This is not only a love story though. It is about a woman re-inventing herself and finding peace with her aging parents, son and most of all herself.
I found some of the descriptive passages in this book to be almost poetic. I always enjoy a writer who can make me see what she sees. And since I am sixty years old and am in the process of 'remaking' myself after retiring from a career of 27 years, this book should have resonated with me. It did not. I felt as if I was reading a first draft, that the author had wanted to get all the bare bones of the story down quickly so she could come back and flesh out the scenes later. There was so much potential to plumb with various relationships in Rebecca Winter's life. However, I felt the author spent way too much time going over and over all the ways Ms. Winter's snobby husband had scarred her and not enough time showing the relationships blooming in her new life. I found Ms. Quindlen's habit of foreshadowing future information with 'more about that later' and of cramming additional information in parentheses particularly annoying. These only serve to jerk a reader out of the story, much like someone talking to you when you are trying to watch a movie.
I feel the bones of a good book are here. But depth of character is not and if I am not emotionally invested in the characters, no amount of artful description is enough to make me like a book.
Charming, eccentric and talented, photographer Rebecca Winter held a place of esteem in the New York City art world, until she didn't. At sixty, divorced and responsible for the care of her aging parents, Rebecca seemed to be heading on the fast track to nowhere. Expenses mounting, she decided to rent out her lovely Manhattan apartment and move to a rustic cabin a couple of hours out into the country. She hoped to save money and possibly come up with artistic inspiration.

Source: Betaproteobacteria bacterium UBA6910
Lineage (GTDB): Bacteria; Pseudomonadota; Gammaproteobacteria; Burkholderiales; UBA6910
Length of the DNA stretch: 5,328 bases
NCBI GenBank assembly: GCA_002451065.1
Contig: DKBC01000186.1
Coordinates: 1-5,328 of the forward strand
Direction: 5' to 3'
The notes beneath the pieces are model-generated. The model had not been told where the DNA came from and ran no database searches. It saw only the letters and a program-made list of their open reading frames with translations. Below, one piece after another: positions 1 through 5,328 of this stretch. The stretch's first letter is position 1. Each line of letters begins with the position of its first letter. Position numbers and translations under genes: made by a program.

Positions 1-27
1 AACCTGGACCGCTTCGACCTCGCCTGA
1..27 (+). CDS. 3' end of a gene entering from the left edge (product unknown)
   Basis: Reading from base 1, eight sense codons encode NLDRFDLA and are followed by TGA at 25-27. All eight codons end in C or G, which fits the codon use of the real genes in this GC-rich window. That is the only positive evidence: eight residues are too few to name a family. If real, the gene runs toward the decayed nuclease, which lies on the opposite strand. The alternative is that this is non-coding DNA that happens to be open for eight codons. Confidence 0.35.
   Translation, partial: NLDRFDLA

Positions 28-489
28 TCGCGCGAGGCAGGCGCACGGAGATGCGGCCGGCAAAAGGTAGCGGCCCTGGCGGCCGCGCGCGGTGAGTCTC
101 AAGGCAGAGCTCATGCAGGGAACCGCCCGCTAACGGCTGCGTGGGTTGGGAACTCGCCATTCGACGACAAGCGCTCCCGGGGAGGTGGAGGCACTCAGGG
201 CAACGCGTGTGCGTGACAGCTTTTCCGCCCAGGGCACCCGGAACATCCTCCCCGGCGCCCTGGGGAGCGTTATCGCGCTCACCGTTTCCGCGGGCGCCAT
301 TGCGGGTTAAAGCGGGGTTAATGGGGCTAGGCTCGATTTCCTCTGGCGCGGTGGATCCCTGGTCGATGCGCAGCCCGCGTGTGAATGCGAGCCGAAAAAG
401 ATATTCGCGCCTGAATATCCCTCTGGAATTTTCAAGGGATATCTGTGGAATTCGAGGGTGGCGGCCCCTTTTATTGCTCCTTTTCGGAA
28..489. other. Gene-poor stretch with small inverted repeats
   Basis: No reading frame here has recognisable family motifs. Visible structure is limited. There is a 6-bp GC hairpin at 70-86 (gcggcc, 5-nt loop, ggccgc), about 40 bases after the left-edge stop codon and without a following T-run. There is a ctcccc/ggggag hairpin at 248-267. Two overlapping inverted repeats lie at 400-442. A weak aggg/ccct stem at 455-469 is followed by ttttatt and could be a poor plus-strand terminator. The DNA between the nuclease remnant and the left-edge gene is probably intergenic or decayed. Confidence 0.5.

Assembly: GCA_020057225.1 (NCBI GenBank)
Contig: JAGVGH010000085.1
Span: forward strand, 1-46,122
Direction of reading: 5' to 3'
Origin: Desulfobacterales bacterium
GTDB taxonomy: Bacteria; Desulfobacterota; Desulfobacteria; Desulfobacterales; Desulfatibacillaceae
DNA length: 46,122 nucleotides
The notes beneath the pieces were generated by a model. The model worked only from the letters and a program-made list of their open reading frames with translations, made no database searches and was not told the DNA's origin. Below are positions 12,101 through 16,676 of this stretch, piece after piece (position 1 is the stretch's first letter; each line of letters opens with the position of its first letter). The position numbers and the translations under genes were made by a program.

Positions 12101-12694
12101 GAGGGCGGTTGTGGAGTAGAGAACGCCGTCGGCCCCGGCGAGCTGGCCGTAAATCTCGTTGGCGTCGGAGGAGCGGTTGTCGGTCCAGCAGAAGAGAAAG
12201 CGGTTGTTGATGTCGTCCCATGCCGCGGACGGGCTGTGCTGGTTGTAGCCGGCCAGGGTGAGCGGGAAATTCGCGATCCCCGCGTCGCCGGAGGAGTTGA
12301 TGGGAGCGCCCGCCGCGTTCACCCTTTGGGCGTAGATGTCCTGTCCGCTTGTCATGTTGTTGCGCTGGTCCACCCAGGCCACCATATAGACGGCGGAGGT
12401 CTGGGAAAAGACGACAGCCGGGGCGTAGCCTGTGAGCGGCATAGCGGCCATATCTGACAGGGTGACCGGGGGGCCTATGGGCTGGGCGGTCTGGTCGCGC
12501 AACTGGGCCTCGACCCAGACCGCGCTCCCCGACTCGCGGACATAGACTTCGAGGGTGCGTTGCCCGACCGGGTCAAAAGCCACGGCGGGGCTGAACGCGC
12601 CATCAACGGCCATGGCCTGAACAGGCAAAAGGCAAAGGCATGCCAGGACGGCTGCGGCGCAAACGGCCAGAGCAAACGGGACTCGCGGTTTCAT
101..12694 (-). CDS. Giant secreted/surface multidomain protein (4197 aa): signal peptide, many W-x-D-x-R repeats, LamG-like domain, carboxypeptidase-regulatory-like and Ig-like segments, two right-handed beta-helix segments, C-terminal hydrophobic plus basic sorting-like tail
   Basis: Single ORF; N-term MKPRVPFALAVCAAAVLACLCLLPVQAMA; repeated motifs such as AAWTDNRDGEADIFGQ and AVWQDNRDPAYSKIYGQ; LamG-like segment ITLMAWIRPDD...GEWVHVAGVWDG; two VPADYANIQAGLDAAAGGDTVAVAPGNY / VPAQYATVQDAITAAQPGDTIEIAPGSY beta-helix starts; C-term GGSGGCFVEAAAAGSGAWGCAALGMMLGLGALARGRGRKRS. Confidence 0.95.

Anna Quindlen has drawn a marvelously complex character in Rebecca - a success story trying to doge her downfall. Away from the city, Rebecca begins to discover aspects of life that are far different from her prior experience - such as a raccoon living in the attic that must be removed and destroyed. Why destroyed? As the roofer, Jim Bales, explained to her, raccoons will return to their old hiding spots and her attic was perfect. It seemed that he was a font of information of the kind that artsy city dwellers rarely had need to use. He was also doing a study of birds for the Audubon Society and hired her to do photography for the study. That he was also helpful and good-looking was an added attraction.
This would be an excellent book club selection with its variety of characters and the contrasts between rural and city life and life outlook. I would strongly recommend the book to anyone who enjoys women's fiction.
Most Recent Customer Reviews
Beautifully developed characters in a charming tale of finding love in the midst of strife, struggle and hardship. So enjoyable.Published 6 days ago by Monica K
I like Anna Quindlen's writing in general, and this book was a pleasure to read.Published 9 days ago by V. Pierce
I don't know how I stumbled on Still Life with Bread Crumbs, but I'm glad I did.
It was a very pleasant read. Read more
Interesting book. made a good discussion at my book club groupPublished 10 days ago by Louise M. Tahmoush
A great slice of an all to real life! Inventing and reinventing ourselves is finding your path through a life...great read!Published 13 days ago by S. L. Cook
I appreciated reading the story of a woman I can identify with on so many levels - especially when she was full of self-doubt and questioned herself so many times.Published 14 days ago by Browser2014
The main character wasn't very likable to me. Rather monochromatic and self-absorbed. It's structurally well written by Quinlan, but I had to make myself finish reading it because... Read morePublished 18 days ago by S. Blue